As the American Society for Therapeutic Radiology and Oncology (ASTRO) meets this month in Atlanta, the focus of the educational sessions is on intensity modulated radiation therapy (IMRT), brachytherapy, stereotactic radiosurgery, PET/CT, and image-guided treatment planning and therapy. Of the varied types of cancers, prostate, breast, lung and head and neck cancers are getting the most attention. (A preview of new products on the exhibit floor starts on page 14.)
This month, we're talking about IMRT, too - and its role in treating head, neck and prostate tumors and its migration into treating lung, pelvis, kidney, breast and pancreatic cancers - plus we've added an IT twist. Radiation oncology information systems are showing that IT is the enabler for managing the increasing quantity and volume of images that assist in planning, tracking and assessing radiation therapy. And security and integrity of radiation therapy networks is high on the priority list for radiation oncology departments and facilities that simply can't have snafus or downtime.
IMRT offers more accurate targeting of tumors and thus sparing of healthy tissue and critical structures (see page 36). Popularity is rising, with IMRT now used in treating 30 to 40 percent of cancer types. But IMRT is a great challenge to implement and carry out - from CT scans to track image-based calculations, planning software, dose determination for the tumor and surrounding tissue, inverse planning, recording and verifying the plan and QA - with one patient's plan taking 3 hours to 3 days to complete. IMRT requires between 40 and 140 separate, individual radiation fields be downloaded to the linac alone! But radiation oncology departments are looking past the challenges and investing, with 38 percent of all radiation oncology facilities utilizing IMRT, according to IMV.
Investment is taking off in image management for radiation therapy as well. It has to to handle the surge in imaging studies necessary to plan more complex therapies such as IMRT, image-guided radiation therapy and gated imaging - and wider use of on-board imaging and 4D treatment just around the corner. Day-to-day charting and documentation is streamlined, image viewing is more timely and efficient, and electronic annotation and signatures speed report completion. Plus, department workflow and patient care benefits, as "Image Management for Radiation Therapy" on page 40 shows.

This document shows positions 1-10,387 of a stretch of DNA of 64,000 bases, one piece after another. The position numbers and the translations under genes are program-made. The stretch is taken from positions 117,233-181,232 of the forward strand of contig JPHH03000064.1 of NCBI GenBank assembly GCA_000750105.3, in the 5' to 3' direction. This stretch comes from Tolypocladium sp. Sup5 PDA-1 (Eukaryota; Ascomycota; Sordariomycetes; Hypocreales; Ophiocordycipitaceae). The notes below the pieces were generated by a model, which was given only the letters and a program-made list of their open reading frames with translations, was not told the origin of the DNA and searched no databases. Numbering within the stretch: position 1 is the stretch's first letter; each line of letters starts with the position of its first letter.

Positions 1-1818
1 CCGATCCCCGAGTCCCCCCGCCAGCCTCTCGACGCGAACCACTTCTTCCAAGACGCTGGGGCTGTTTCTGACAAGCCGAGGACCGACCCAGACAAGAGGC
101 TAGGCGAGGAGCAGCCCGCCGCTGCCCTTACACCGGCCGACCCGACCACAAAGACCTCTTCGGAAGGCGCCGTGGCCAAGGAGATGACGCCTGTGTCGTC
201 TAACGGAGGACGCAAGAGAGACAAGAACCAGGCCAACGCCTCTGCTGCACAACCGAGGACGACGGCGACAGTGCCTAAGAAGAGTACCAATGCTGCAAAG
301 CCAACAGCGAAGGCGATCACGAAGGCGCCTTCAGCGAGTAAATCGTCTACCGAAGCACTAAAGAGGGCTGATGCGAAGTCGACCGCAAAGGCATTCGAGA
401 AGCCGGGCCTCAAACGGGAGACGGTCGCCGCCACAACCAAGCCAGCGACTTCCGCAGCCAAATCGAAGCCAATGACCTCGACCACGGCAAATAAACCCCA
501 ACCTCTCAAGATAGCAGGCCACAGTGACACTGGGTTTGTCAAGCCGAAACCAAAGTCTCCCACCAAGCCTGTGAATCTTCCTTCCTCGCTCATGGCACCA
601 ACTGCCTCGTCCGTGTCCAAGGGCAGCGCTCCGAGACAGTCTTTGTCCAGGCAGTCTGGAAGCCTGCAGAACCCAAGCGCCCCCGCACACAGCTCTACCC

And radiation oncology departments are getting smart on guarding their computer networks from invasion, as you'll see in the story beginning on page 44. Facilities such as Fox Chase Cancer Center, University of Texas M.D. Anderson Cancer Center and Memorial Sloan-Kettering Cancer Center are smart about networks, such as: designing networks with redundancy and resiliency; multiple fiber paths; switches with primary and secondary backups; uninterruptible power sources; back-up generators; firewalls starting at the desktop; antivirus and internet content security software; and isolating mission-critical computers on separate networks with a different IP address as well as being able to operate independently if hospital-wide networks go down.
With two-thirds of cancer patients receiving radiation therapy during their treatment, radiation therapy - and the care of its devices, IT and network architecture - is vital to cancer care. And if you're one of the more than 2,500 radiology oncology readers we've recently added to our subscriber list, welcome and thanks for doing what you do everyday.